I am tired of spending my time convincing others I am right and they are wrong. This only feeds my natural tendency to be judgmental. If I am right, everybody else is wrong. But if Jesus is right, love, grace, and truth become the standards by which I look at the world. I like those standards. It feeds a much less natural tendency to accept and love.

I want to focus on those who haven’t experienced the gospel. I want to spend time figuring out how to minister to my neighbor whose marriage is on the rocks, my friend battling cancer, or my classmate struggling with pornography. I want to surround myself with a group of men and women that are missional.

There is hope for you, American church. There is hope because God reigns over all things and situations. There is hope because Jesus is the head of the church. But I can’t sit comfortably in a club any longer.

I want to be join a movement. I hope you understand.

Sincerely,

Frank Powell

I love you all. To God be the glory forever. Amen!

This article was originally published at: FrankPowell.me

In the Cities

Greetings from Kansas City, Missouri, USA.  I am attending a Regional Leadership Conference and have been invited to be a part of a panel focused on “Mission to the Cities.” It is such an honor to speak about this topic along with many urban mission leaders and General Superintendents as part of the panel.

Each one of us will be giving a short introduction to our ministry context, and I wanted to share with you what I will be saying at the opening of the panel:

Good morning! ¡Buenos días!

I’m a Nazarene missionary in Santo Domingo, Dominican Republic.  My family and I have lived in five different countries in the last 15 years, and now we are coordinating an initiative called Genesis. Genesis seeks to bring a new beginning to the big cities of the Mesoamerica Region, which is ironic, because just 8 years ago, I hardly cared about urban mission.

We began our missionary career by living in Guatemala City, Guatemala and San José, Costa Rica: two huge cities with lots and lots of need.  And, of course, as a missionary, I was passionate about winning the world for Christ!  But during that time if you were to have asked me why cities are important to God, I would have stammered and faltered.  Aren’t all places important to God? What’s the big deal about cities?

It wasn’t until 2011 when my family and I moved to Panama City, Panama, that I started to get it.  You see, we went from living in a house to living on the 19th floor of a high-rise. The view was amazing.  Because of a healthy fear of heights, I did not go out on our balcony often, but one night I did.  I thought about all those lights representing one person, or even one family. And in that moment – I don’t know where it came from, but – for the first time I stretched out my arms and I whispered the prayer that now I have prayed a thousand times: Lord, give us the city!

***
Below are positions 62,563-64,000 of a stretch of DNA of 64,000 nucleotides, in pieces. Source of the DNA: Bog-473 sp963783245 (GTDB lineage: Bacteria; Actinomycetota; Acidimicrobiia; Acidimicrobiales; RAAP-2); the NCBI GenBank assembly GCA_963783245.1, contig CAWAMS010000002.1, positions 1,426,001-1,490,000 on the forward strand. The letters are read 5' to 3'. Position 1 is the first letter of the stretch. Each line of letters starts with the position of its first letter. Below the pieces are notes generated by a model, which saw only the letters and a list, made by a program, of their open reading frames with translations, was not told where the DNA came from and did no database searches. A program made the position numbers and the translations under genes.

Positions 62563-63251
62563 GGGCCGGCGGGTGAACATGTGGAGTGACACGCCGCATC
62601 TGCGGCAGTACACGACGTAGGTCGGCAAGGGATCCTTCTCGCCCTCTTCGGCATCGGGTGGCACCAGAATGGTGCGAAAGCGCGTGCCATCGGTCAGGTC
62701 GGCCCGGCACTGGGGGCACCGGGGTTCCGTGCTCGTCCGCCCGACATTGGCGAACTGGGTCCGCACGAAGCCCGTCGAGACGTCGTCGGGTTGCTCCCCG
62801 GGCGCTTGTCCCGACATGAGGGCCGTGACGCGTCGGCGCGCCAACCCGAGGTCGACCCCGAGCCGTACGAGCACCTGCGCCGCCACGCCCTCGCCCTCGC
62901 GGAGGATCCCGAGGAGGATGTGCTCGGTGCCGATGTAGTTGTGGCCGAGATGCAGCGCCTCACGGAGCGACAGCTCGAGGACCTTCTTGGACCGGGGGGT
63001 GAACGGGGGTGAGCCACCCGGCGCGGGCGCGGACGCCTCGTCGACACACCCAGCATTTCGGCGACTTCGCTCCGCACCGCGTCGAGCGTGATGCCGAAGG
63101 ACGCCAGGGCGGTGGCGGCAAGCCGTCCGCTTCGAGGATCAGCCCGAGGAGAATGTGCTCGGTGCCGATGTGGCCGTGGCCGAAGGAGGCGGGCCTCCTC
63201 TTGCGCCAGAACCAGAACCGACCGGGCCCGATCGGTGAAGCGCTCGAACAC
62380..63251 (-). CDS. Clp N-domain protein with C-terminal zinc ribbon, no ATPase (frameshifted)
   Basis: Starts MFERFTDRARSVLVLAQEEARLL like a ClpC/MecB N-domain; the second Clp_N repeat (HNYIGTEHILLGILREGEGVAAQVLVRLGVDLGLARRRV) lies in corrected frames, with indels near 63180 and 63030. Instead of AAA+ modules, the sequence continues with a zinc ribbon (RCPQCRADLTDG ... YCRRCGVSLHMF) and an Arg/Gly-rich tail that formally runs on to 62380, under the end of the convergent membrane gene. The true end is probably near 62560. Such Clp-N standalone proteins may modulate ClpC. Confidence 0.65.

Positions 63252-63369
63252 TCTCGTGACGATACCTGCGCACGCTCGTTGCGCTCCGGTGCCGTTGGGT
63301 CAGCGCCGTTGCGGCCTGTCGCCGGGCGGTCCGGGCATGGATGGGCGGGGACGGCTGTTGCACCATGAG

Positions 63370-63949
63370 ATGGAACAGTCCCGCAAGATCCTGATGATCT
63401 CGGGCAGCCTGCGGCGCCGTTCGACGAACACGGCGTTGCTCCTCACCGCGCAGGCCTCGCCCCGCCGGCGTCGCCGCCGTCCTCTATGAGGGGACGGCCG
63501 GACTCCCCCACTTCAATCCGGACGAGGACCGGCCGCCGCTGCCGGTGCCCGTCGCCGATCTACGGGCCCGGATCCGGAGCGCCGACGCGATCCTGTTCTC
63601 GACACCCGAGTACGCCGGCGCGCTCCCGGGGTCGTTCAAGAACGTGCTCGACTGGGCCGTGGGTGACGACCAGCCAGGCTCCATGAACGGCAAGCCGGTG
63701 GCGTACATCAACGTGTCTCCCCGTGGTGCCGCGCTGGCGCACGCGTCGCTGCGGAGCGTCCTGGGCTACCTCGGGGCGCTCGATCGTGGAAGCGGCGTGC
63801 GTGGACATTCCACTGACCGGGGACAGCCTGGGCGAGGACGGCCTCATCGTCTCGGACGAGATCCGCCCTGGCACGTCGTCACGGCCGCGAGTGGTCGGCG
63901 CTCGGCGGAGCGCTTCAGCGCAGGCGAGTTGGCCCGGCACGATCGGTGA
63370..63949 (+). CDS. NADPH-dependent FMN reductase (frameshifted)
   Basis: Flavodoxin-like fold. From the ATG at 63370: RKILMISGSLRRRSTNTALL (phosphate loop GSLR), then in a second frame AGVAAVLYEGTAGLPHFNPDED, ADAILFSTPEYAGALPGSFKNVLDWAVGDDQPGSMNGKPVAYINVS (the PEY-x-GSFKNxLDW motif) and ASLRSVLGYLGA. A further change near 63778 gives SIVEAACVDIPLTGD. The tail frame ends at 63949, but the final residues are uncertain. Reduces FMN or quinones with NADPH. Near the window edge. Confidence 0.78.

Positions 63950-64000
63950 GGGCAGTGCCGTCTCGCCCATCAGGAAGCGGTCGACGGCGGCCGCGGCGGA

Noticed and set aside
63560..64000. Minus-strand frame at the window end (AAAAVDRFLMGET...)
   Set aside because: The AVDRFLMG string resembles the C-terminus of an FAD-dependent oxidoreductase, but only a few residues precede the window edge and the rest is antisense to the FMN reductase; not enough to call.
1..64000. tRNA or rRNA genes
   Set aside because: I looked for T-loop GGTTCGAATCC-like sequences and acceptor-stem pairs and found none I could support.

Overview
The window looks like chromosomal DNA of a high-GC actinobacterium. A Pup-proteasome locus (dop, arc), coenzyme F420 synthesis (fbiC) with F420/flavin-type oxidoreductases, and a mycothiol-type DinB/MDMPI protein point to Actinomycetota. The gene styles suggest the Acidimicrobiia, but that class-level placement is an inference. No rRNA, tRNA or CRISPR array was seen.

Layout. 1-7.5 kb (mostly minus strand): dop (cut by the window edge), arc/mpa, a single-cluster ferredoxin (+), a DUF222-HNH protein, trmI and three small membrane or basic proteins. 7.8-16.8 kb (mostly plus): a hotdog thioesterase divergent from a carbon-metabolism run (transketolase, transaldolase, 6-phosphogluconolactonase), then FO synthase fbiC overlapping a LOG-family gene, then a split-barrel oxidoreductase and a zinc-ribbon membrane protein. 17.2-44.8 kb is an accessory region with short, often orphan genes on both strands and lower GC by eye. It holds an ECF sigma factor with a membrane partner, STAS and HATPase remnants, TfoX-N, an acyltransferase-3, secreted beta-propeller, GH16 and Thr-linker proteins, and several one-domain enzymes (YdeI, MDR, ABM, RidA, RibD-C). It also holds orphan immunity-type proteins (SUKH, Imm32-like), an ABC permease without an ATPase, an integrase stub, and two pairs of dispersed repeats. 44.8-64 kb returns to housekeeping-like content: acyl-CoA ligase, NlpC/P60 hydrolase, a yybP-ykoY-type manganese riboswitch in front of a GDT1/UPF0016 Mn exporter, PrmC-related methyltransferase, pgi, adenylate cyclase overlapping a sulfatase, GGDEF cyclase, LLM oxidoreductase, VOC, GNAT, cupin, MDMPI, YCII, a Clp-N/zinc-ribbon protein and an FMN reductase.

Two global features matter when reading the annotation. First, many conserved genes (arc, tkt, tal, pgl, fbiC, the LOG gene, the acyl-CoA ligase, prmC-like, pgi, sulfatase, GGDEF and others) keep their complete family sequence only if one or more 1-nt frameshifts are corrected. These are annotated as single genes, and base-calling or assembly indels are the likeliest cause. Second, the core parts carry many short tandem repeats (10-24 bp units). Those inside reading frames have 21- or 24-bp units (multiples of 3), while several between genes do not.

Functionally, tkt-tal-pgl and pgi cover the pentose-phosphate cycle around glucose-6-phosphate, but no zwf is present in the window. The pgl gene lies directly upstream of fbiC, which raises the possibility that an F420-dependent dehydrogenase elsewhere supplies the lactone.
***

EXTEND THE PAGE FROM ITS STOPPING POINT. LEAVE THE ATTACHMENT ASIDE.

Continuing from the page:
Panama-transforma-colores-aprecia-diferentes_LPRIMA20150122_0222_23.jpg

About that time, our region was researching where we, as a Nazarene Church, were strongest and where we were weakest, geographically-speaking. We found out that 79% of our region lives in an urban context, but only 29% of our Nazarenes are there! In other words, in the most populated places, we have the fewest Nazarenes. We realized that ministry in our region had to be ministry to the urban core.  We have spent the last eight years training urban missionaries and equipping our existing churches to creatively reach their cities.  Maybe later we will explore how urban ministry needs to look different compared to rural and suburban ministry.

Some of you are wondering: “But that’s your region.  What does that have to do with us?” Well, the statistics in the USA and Canada are a bit different.  This region is actually the most urban of any in the world.  Nearly 9 out of every 10 people in these two countries lives in a city of 100,000 or more!

As a Church of the Nazarene in the USA/Canada, we are not quite as rural and suburban as the Mesoamerica Region.  Still, did you know that Nazarene membership is .17% of the total population in our big cities?  In other words, not even 1 of every 500 urban dwellers in Canada and the USA is a Nazarene.

That may be more statistics than you were bargaining for.  So let’s simplify it.

We have a lot of work to do.

And that work must be in the cities.

As author and pastor in New York, Tim Keller, says, “We don’t need churches only in cities. We need them everywhere there are people.  Therefore, we need them especially in cities.”

Think on These Things

By Carla Sunberg

“Finally, beloved, whatever is true, whatever is honorable, whatever is just, whatever is pure, whatever is pleasing, whatever is commendable, if there is any excellence and if there is anything worthy of praise, think about these things. Keep on doing the things that you have learned and received and heard and seen in me, and the God of peace will be with you.” Philippians 4:8-9 (NRSV)

To quote John Maxwell, “Everything rises and falls on leadership.” This is often the case, whether in the secular world or in the church. These words from the Apostle Paul are a reminder that those who are in leadership must be careful about their attitude. The way in which leaders look at the world will have an influence on those around them.